Lee et al  evaluated 243 patients treated between 1964 and 1990 with external-beam irradiation alone or combined with an interstitial implant for tonsillar cancer at the University of Florida. Patients treated before 1989 were included in the analysis of Freeman et al . Local control rates were examined using multivariate analysis; parameters included in the analysis were anterior extension, T stage, anterior tonsillar pillar primary, nasopharynx extension, fractionation schedule, palate extension, tongue extension, mid-line extension, brachytherapy boost, and neck stage. Anterior extension (P = .0001) and T stage (P = .0144) significantly influenced local control, whereas N stage had the least impact (P = .9415) on this end point.
Mendenhall et al  updated the University of Florida experience with radiotherapy alone for squamous cell carcinoma of the supraglottic larynx between 1964 and 1992. Patients treated before 1989 were included in the analysis by Freeman et al . Multivariate analysis revealed the following effects on local control: T stage (P = .0001), vocal cord mobility (P = .0373), N stage (P = .0768), fractionation schedule (P = .3532), suitability for conservation surgery (P = .3532), sex (P = .5405), primary site (P = .6340), and pretreatment CT scan (P = .7299). There was a trend toward decreasing local control with increasing N stage.
Pernot et al  described a series of 361 patients treated with brachytherapy alone (18 patients) or combined with external-beam radiotherapy (343 patients) for squamous cell carcinoma of the tonsillar region, soft palate, and glossotonsillar sulcus at the Centre Alexis Vautrin (Nancy, France) between 1977 and 1991. Parameters included in a multivariate analysis of local control were T stage, N stage, primary site, safety margin of the interstitial implant, overall treatment time, and interval between external-beam radiotherapy and brachytherapy.
Primary tumor stage (P = .0001), overall treatment time (P less than .0001), and primary site (P < .0001) significantly influenced local control. Patients completing treatment in less than 55 days had improved local control, as did those who had primary lesions of the tonsillar fossa, soft palate, and posterior tonsillar pillar, when compared with those with tumors of the anterior tonsillar pillar and glossotonsillar sulcus. Neck stage did not significantly affect local control.
Jaulerry et al  analyzed 166 patients treated with external-beam radiotherapy for squamous cell carcinoma of the base of the tongue at the Institut Curie (Paris) between 1960 and 1980. Stage of the primary tumor, regression of the primary tumor during radiotherapy, N stage (N0 vs N1 vs N2-N3), and histologic grade (well-differentiated vs moderately or poorly differentiated) were evaluated in a multivariate analysis. Primary tumor stage and regression of the primary lesion significantly influenced local control, whereas N stage and histologic grade did not.
Jaulerry et al  also reported on 228 patients with squamous cell carcinoma of the head and neck (oral cavity, 59 patients; oropharynx, 65 patients; hypopharynx, 37 patients; larynx, 67 patients) treated with radiotherapy alone at the Institut Curie between 1986 and 1990. Univariate analysis revealed that local control was significantly influenced by primary site (P < .009) and T stage (P< .0001) but not by N stage (P = .26). In a multivariate analysis, local control was significantly related to primary site (P = .002), T stage (P < .0001), and tumor regression at a radiation dose of 55 Gy (P = .0009).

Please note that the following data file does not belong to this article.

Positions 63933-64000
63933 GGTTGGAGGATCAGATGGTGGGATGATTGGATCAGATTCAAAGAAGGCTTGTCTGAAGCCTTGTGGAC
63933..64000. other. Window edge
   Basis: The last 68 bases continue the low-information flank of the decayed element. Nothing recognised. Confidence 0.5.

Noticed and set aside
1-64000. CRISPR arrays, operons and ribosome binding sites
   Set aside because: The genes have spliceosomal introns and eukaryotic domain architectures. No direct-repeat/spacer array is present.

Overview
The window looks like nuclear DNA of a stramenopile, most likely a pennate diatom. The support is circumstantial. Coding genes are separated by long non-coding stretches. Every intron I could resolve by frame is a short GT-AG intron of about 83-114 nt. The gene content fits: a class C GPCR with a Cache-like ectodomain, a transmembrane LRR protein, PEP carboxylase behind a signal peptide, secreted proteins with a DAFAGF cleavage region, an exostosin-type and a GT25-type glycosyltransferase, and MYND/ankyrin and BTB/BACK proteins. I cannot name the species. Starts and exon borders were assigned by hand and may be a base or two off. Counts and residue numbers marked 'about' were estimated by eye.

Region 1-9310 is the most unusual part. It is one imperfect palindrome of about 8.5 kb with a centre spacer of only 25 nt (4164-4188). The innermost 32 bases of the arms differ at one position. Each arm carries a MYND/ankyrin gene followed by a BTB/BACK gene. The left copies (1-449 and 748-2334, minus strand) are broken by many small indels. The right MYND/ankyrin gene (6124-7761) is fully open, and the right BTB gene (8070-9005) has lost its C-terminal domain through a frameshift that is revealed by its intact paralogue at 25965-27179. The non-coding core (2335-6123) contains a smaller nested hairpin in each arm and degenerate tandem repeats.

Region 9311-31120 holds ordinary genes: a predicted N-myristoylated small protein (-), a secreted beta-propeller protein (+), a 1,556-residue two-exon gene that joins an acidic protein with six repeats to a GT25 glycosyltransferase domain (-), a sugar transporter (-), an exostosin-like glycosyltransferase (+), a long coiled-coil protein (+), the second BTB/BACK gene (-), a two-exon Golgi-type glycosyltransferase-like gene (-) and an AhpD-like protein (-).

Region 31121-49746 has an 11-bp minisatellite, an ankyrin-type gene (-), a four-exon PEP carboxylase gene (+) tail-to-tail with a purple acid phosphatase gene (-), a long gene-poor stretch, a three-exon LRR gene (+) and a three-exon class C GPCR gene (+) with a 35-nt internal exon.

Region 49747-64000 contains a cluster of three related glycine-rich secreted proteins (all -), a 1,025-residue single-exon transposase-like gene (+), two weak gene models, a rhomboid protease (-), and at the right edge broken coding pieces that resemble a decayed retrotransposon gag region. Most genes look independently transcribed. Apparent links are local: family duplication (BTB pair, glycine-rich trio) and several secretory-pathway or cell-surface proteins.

Data from Hong Kong
Teo et al  evaluated 659 patients with nasopharyngeal carcinoma treated with radiotherapy at the Prince of Wales Hospital (Hong Kong) between 1984 and 1987. Multivariate analysis revealed that tumor confined to the nasopharynx was associated with improved local control, whereas cranial nerve II-VIII palsies and male gender were related to an increased risk of local recurrence. Extent of neck disease did not significantly influence local control.
Lee et al reported on 1,008 patients treated with radiotherapy alone for nasopharyngeal squamous cell carcinoma between 1976 and 1985 at the Queen Elizabeth Hospital (Hong Kong) . Multivariate analysis of local control revealed the following relationships: age (P = .33), sex (P = .60), N stage (P = .5), total dose (P < .01), dose per fraction (P = .21), and overall treatment time (P = .17). Neck stage did not affect the likelihood of local failure.
Medical College of Virginia-Tufts Study
Johnson et al analyzed 76 patients treated with "concomitant boost accelerated superfractionated irradiation" for advanced squamous cell carcinoma of the head and neck at the Medical College of Virginia (Richmond) and Tufts-New England Medical Center (Boston) . Tumor volume at the primary site (TV) and in the neck nodes (NV) was estimated for each patient based on pretreatment CT. Total tumor volume was defined as the sum of TV and NV. Univariate analysis of local control revealed the following: total tumor volume (P = .0001), T stage (P = .03), N stage (P = .009), sex (P = .10), age (P = .50), and primary site (P = .0004). Multivariate analysis demonstrated that total tumor volume (P = .0001), primary site ( P= .008), and sex (P = .03) significantly influenced local control, whereas T stage, N stage, stage group, and age had no statistically significant impact on this end point.